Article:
OP0197. PELLEAS ET MELISANDE, recorded 1978, w. Baudo Cond. Lyon Ensemble; Michelle Command, Claude Dormoy, Gabriel Bacquier, Roger Soyer, Jocelyne Taillon, etc. (Germany) 3-Eurodisc 353 266, Slipcase Edition w.Elaborate Libretto-Brochure. Very long out-of-print, Final Copy! - 4007193532666
"Serge Baudo studied at the Paris Conservatoire, where he won first prize for harmony, chamber music, percussion and conducting; here his conducting teacher was Louis Fourestier. Between 1949 and 1957 Baudo played the timpani with the Lamoureux, Paris Conservatoire and Paris Opera Orchestras, under conductors such as Charles Munch, Bruno Walter and Hans Knappertsbusch. He made his conducting debut in 1950, appearing frequently in this role in Paris. Between 1962 and 1965 he was the resident conductor at the Paris Opera. Baudo's international career commenced in 1962 when, at Herbert von Karajan's invitation, he followed Karajan as the conductor of Debussy's PELLEAS ET MELISANDE at La Scala, Milan.
In 1967 the music director of the newly formed Orchestre de Paris, Charles Munch, invited Baudo to become the first conductor of the orchestra, where he stayed until 1970. Between 1969 and 1971 he served as director of music at the Lyons Opera. In the latter year he made his debut at the Metropolitan Opera, New York and returned there for the next three seasons. In addition to his permanent appointments Baudo has conducted widely as a guest, throughout Europe and Russia, the Far East and Canada. He was appointed chief conductor of the Prague Symphony Orchestra in 2001, and also serves as the permanent guest conductor of the Yomiuri Nippon Symphony Orchestra. One of the finest French conductors of his generation, he is a Chevalier of the Légion d'honneur and a member of the Ordre National du Maitre and of the Ordre des Arts et des Lettres"
- David Patmore, A-Z of Conductors
“Gabriel Bacquier was a leading twentieth century baritone, especially in roles in his native French. He was noted for his sophisticated and natural acting style, his smooth, warm voice, and his remarkable endurance. His studies at the Paris Conservatoire were unusually successful: he won three first prizes in student voice competitions there. As a result he quickly obtained a regular operatic job, joining the Compagnie Lyrique in 1950. From this privately owned opera company, he moved in 1952 to join the company of La Monnaie, the main opera house in Brussels. He returned to Paris in 1955 to join the Opéra-Comique in 1956. Two years later he joined the Opéra de Paris, débuting there as Germont, Sr., in LA TRAVIATA.
He gained a reputation as a serious, reliable singer, willing and able to take both comic and serious roles, and parts ranging from supporting characters to leads. Although he had a wide range, he was especially effective in the more lyric baritone parts and was one of the leading Mozart singers of his generation, yet he was able convincingly to sing such dramatic parts as Simon Boccanegra and Boris Godunov.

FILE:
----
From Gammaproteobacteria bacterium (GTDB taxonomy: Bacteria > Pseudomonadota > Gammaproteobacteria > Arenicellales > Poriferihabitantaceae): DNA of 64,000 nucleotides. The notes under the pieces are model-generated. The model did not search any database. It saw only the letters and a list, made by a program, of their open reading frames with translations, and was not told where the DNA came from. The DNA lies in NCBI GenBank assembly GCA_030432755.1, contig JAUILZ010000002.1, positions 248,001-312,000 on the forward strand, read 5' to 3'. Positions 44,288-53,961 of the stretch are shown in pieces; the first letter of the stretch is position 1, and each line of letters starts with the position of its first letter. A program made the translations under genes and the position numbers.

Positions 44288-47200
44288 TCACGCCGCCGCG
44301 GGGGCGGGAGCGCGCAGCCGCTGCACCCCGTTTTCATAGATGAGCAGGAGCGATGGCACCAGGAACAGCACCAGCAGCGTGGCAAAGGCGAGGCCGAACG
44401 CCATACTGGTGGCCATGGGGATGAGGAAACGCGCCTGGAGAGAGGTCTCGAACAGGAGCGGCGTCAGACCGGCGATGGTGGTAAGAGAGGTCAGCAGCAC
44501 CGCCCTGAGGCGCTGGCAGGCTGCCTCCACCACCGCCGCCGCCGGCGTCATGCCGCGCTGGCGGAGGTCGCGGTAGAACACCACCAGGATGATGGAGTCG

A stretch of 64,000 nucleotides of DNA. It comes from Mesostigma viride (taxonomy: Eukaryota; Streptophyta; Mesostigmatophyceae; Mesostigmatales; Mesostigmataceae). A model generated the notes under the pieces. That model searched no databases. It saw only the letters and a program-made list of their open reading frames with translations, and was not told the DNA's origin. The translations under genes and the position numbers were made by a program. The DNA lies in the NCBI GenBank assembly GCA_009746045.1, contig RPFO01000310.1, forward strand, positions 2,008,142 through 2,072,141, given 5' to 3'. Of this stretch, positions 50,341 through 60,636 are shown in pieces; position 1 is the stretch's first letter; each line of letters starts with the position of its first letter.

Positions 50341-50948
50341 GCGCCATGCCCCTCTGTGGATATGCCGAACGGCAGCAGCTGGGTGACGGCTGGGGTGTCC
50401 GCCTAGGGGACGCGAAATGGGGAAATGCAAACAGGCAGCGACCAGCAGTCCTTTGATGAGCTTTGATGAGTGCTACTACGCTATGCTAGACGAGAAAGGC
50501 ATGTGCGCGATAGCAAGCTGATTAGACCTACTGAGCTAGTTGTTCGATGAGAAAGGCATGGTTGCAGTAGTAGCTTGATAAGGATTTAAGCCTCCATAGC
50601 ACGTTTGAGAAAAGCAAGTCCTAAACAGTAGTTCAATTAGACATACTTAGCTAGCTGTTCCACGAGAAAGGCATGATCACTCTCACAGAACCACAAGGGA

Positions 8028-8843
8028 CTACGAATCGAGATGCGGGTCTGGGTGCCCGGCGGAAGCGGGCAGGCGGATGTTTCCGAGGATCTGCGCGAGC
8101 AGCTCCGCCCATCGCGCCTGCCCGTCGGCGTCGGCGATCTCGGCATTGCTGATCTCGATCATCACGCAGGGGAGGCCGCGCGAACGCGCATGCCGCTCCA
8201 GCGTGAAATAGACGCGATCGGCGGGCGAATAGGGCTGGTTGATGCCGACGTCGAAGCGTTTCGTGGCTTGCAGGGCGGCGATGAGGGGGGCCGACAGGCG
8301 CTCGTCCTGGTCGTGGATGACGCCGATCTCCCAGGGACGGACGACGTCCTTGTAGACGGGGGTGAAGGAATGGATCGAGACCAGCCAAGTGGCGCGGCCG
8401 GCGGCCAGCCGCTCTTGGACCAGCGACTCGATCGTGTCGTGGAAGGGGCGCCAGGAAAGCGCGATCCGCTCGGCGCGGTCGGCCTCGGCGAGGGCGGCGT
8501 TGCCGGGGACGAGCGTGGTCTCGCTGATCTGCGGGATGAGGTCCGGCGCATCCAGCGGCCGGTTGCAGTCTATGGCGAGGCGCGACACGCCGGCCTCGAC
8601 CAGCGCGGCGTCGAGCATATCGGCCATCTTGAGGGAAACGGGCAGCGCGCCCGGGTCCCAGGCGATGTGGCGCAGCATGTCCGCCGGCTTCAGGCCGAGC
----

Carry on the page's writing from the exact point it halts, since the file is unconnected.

He began to make appearances abroad in the 1960s, particularly in England, where he débuted as the Count in Mozart's MARRIAGE OF FIGARO in 1962 and as Riccardo in Bellini's I PURITANI in 1964. The same year he first sang at the Metropolitan in New York, where he also became a favorite performer, frequently appearing on the national Saturday broadcasts.
In his fifties, Bacquier notably improved, gaining power and expressivity in his voice. At the same time he refined his acting technique, becoming known for avoiding the stock operatic gestures meant to portray villainy, or the buffoonery used in comic roles. His characters thus had a quality of realism that made their evil, heroism, wit, or foolishness seem natural and thus more effective. This particularly showed itself in his four, differentiated portrayals in the ‘adversary’ roles of Offenbach's LES CONTES D'HOFFMANN.
In addition to his Mozart roles (especially the Count), his ‘signature rôle’ was that of Scarpia in TOSCA, which he played with suave, even charming, external manners that made his underlying evil even more frightening. He was the leading baritone for French opera and for Italian operas written originally in French, such as Rossini's GUILLAUME TELL and Meyerbeer's LES HUGUENOTS.
He was also a fine interpreter of French chanson in recital, particularly the songs of Satie, Ravel, and de Severac. In the 1990s, when he was in his seventies, he scored a notable success as the King of Clubs in the Lyons Opera's French production of Prokofiev's LOVE OF THREE ORANGES under the baton of Kent Nagano, a production also made into a highly acclaimed recording.”
- Joseph Stevenson, allmusic.com